What kind of techniques with your tailoring do you wish to tackle in the future in order to improve your skill-set?
Foa: Well maybe not tailoring, like I’ve said before I am not really that experienced, so I can’t really foresee what I need to learn yet. However, I will be working with a few different resin casting products in the very near future, so I’ll be needing to learn quite a bit in that department. I’d also like to get better at working with Bondo type body-fillers. I have to work with every one of my projects by hand, without power tools, since I work in a small apartment. I can’t be sending particles of body-filler all over the place, because that would be a disaster to clean up. When working with Bondo, I would love to get a smoother finish in less amount of time, but it really does take practice.
Your Teresa cosplay was really well done, considered there is fabric, armor, and props involved. Could you walk us through the creative process on that?
Foa: Thank you very much! The Claymore cosplay was a complete collaboration between me and the peeps at GS Props. As a little backstory, this was a cosplay which we created for the US Prelims World Cosplay Summit in 2012. We had several brainstorming sessions to select the characters we’d do and then additional sessions to figure out HOW we would do it.
We selected the Claymore girls mainly because we felt it would be difficult to pull off that smooth look and feel the armor has and really get a nice finish (chrome) to the armor. If we accomplished that, we thought it would be a pretty impressive feat, and a good choice for the competition. The tailoring of the clothing was handled mainly by my friend Maria, who created two custom corsets. This was her first time making corsets as well, and it was quite impressive. The rest of the clothing was a pretty simple design, so that left the armor and the props. I remember researching this for a while, how we would get the perfect shape, and I came across Vaccumforming – it would be the perfect technique. The problem was, even though we had a shop vac, we didn’t know anything about vaccumforming. So we enlisted a little help, and figured out how to make the molds and get the machine up and running. While Maria worked on her molds for the shoulders and the backpacks, I recall spending many, many nights working on sanding the Claymore sword; it gave me nightmares!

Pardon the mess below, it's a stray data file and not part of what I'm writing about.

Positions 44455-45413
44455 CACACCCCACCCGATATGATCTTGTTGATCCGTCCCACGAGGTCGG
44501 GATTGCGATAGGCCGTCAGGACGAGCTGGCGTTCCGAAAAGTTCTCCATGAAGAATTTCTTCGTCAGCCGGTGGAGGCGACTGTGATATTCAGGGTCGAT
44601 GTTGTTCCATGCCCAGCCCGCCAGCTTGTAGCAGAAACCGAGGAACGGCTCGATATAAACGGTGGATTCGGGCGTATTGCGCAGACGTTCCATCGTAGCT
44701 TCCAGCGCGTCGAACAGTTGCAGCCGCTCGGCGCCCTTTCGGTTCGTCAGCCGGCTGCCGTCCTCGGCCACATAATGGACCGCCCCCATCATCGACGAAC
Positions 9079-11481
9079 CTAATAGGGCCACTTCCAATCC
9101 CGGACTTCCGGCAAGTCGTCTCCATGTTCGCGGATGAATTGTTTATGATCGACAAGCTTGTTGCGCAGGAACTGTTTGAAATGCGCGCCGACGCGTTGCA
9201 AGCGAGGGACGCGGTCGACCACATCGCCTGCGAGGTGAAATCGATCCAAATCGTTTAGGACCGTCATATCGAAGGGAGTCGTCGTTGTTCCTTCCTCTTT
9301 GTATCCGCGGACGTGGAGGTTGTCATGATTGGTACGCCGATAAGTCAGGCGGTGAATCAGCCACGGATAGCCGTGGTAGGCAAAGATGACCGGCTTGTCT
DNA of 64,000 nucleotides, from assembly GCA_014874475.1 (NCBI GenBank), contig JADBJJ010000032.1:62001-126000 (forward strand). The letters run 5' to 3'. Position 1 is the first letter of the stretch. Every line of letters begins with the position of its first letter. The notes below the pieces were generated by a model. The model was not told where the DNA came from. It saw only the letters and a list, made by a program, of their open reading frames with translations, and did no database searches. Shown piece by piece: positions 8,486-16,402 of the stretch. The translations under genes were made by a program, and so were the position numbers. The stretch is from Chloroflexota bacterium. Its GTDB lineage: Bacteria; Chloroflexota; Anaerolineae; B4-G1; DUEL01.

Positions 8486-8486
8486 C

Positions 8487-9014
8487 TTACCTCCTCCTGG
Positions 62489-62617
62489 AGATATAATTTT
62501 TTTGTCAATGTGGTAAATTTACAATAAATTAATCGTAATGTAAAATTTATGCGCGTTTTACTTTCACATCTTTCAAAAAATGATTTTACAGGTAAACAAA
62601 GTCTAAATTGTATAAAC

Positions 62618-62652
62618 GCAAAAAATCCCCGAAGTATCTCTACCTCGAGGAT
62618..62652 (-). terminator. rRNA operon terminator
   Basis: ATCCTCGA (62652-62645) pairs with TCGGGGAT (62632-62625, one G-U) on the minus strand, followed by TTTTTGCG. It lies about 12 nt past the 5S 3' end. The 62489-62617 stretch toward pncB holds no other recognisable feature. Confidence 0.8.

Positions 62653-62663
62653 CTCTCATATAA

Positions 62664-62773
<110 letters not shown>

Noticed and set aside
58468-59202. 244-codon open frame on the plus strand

In the end, we managed to figure out the vacuumforming, finish the swords and get everything ready, but the problem was our plan for the paint fell through. The chrome paint we bought didn’t work! So we had to do some last minute painting using a silver automotive paint. It was a real disappointment, but the final effect was still pretty impressive. Eventually we figured out a nice way to handle the backpack and shoulders so they could be worn comfortably, and attached the skirt pieces using our new friend, the rivet gun. Maria has a full write-up of the process on her deviant art which I’ll list below for those who are interested in more details about the hows and tos.
Lastly, any advice for a cosplayer?
Foa: Everyone feels nervous when they debut a new costume. Don’t let anyone tell you that you don’t suit a character or that you shouldn’t cosplay because of how you look. It’s your business, not theirs, and you should do what makes you happy, not somebody else.